The mystery of Mercury’s core

The MESSENGER spacecraft recently completed its study of the planet Mercury which it orbited for one Earth-year.

According to MESSENGER Principal Investigator Sean Solomon of the Carnegie Institution, the spacecraft’s mission has “completely altered” current theories about the solar system’s innermost planet. 

Indeed, scientists have discovered that Mercury’s core – already suspected of occupying a greater fraction of the planet’s interior than Earth, Venus, or Mars – is even larger than anticipated.

In addition, elevation ranges on Mercury are much smaller than on Mars or the Moon, with evidence pointing to large-scale topographical changes since the earliest phases of the planet’s geological history.

Both discoveries were facilitated by MESSENGER’s radio tracking, which allowed scientists to develop the first precise model of Mercury’s gravity field which. When combined with topographic data and the planet’s spin state, the model helps shed light on the planet’s internal structure, the thickness of its crust, the size and state of its core, along with its tectonic and thermal history.

As noted above, Mercury’s core occupies a large fraction of the planet, approximately 85% of the planetary radius, even larger than previous estimates. Because of the planet’s small size, at one time many scientists hypothesized the interior cooled to the point that the core would be solid.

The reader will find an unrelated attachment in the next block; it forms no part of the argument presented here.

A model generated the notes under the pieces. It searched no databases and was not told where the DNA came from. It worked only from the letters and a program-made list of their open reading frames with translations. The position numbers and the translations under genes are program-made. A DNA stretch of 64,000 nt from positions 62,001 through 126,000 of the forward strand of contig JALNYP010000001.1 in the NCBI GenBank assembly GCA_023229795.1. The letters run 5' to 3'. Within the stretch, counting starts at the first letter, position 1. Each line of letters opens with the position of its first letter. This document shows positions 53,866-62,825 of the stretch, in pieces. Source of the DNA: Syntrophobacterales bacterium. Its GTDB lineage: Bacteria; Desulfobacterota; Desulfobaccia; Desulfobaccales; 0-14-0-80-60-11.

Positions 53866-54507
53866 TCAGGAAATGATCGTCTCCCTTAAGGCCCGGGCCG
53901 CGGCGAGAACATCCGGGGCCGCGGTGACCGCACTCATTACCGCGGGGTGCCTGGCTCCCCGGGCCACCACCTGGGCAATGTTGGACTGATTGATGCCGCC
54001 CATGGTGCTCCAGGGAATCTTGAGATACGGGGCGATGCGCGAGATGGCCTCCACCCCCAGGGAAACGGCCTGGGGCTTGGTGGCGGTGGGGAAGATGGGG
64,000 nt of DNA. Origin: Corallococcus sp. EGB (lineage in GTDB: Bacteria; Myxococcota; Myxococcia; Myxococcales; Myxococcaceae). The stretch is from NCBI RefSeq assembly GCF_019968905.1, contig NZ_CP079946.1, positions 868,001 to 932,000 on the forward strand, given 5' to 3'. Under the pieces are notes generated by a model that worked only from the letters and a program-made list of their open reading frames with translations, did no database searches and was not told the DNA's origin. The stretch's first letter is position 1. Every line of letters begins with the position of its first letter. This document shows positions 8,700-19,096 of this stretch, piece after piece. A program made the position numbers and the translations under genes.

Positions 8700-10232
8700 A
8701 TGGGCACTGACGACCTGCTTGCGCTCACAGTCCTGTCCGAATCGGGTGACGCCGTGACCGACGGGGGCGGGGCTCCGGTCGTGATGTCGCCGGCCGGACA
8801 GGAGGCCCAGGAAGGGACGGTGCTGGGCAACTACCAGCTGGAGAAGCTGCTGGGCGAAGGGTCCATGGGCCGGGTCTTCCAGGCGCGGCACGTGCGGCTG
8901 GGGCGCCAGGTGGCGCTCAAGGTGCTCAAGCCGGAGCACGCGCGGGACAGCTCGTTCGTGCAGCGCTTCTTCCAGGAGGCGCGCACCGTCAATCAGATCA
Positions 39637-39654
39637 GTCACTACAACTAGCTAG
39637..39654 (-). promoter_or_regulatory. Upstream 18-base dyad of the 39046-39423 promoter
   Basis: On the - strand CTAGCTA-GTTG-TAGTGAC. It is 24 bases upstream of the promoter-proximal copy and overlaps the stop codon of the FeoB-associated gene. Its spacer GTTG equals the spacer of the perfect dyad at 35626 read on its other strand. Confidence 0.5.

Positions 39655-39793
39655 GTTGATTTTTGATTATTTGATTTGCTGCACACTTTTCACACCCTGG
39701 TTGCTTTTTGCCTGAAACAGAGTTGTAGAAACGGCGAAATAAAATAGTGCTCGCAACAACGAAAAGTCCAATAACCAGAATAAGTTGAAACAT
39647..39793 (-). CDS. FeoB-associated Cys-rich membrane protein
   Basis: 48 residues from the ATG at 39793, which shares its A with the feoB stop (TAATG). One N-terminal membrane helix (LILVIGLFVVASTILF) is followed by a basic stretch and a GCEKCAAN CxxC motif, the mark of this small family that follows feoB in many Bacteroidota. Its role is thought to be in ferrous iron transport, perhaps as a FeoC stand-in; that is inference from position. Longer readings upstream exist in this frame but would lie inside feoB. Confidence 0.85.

However, subtle dynamical motions measured from Earth-based radar, combined with MESSENGER’s newly measured parameters of the gravity field and the characteristics of Mercury’s internal magnetic field that signify an active core dynamo, indicate that the planet’s core is at least partially liquid.

Essentially, Mercury’s core is different from any other planetary core in the Solar System. For example, Earth has a metallic, liquid outer core sitting above a solid inner core – while Mercury appears to boast a solid silicate crust and mantle overlying a solid, iron sulfide outer core layer, a deeper liquid core layer, and possibly a solid inner core.

MESSENGER also managed to generate the first-ever precise topographic model of the planet’s northern hemisphere by characterizing slopes and surface roughness over a range of spatial scales. From an eccentric, near-polar orbit, the MESSENGER’s Mercury Laser Altimeter (MLA) illuminates surface areas as wide as 15 to 100 meters (50 -325 feet), spaced about 400 meters apart (1,300 feet).

Interestingly enough, the spread in elevations is significantly smaller than those of Mars or the Moon. The most prominent feature is an extensive area of lowlands at high northern latitudes that hosts the volcanic northern plains. Within this lowland region is a broad topographic rise that formed after the volcanic plains were emplaced.

At mid-latitudes, the interior plains of the Caloris impact basin – 1,550 kilometers (960 miles) in diameter – have been modified so that part of the basin floor now stands higher than the rim. The elevated portion appears to be part of a quasi-linear rise that extends for approximately half the planetary circumference at mid-latitudes. These features imply that large-scale changes to Mercury’s topography occurred after the era of impact basin formation and large-scale emplacement of volcanic plains had ended.